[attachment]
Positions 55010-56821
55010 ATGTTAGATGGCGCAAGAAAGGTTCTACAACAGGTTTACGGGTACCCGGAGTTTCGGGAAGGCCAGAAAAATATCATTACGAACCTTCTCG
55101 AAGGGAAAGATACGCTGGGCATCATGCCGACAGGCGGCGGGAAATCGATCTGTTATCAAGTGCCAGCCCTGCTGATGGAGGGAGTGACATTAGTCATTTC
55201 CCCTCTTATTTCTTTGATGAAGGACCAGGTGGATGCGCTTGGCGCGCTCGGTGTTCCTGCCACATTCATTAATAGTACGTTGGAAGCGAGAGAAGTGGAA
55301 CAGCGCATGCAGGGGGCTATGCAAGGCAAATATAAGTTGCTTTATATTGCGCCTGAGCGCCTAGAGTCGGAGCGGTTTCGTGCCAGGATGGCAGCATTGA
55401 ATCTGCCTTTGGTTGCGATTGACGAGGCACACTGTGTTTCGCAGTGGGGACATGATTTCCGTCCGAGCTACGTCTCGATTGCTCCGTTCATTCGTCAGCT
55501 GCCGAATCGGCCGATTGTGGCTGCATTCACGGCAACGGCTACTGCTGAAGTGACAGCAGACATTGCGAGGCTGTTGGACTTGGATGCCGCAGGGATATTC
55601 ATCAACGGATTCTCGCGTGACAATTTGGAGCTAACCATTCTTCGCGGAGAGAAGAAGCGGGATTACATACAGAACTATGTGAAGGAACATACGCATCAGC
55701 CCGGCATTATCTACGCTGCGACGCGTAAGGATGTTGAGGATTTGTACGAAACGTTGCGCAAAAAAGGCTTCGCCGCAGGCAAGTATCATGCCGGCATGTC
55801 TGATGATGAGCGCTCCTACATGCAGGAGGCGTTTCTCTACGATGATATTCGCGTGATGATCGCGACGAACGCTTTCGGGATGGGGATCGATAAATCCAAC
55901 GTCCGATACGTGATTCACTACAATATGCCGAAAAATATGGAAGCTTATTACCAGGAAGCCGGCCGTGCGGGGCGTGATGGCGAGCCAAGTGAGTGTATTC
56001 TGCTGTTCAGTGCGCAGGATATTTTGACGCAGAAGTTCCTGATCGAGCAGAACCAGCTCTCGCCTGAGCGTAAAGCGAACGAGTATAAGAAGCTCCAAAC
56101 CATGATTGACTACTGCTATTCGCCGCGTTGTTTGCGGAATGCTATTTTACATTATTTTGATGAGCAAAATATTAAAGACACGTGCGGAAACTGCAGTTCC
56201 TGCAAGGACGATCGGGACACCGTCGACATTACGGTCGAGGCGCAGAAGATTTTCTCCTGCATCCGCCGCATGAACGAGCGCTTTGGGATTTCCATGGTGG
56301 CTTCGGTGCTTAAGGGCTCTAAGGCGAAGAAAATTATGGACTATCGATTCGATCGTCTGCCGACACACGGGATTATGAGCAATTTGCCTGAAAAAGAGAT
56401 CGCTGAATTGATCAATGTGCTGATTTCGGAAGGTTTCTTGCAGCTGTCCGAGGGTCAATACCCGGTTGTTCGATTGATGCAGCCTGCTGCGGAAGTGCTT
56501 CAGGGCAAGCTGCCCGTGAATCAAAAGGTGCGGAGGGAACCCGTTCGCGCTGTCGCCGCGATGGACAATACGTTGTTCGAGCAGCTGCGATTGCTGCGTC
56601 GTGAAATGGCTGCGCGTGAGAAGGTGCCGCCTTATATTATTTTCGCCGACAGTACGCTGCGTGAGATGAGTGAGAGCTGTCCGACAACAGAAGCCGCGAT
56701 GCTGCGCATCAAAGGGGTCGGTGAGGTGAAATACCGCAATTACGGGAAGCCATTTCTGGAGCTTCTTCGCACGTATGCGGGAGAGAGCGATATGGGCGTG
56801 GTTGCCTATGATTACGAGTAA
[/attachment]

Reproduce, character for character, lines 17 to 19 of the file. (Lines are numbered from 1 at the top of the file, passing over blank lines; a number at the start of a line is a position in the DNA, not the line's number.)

56501 CAGGGCAAGCTGCCCGTGAATCAAAAGGTGCGGAGGGAACCCGTTCGCGCTGTCGCCGCGATGGACAATACGTTGTTCGAGCAGCTGCGATTGCTGCGTC
56601 GTGAAATGGCTGCGCGTGAGAAGGTGCCGCCTTATATTATTTTCGCCGACAGTACGCTGCGTGAGATGAGTGAGAGCTGTCCGACAACAGAAGCCGCGAT
56701 GCTGCGCATCAAAGGGGTCGGTGAGGTGAAATACCGCAATTACGGGAAGCCATTTCTGGAGCTTCTTCGCACGTATGCGGGAGAGAGCGATATGGGCGTG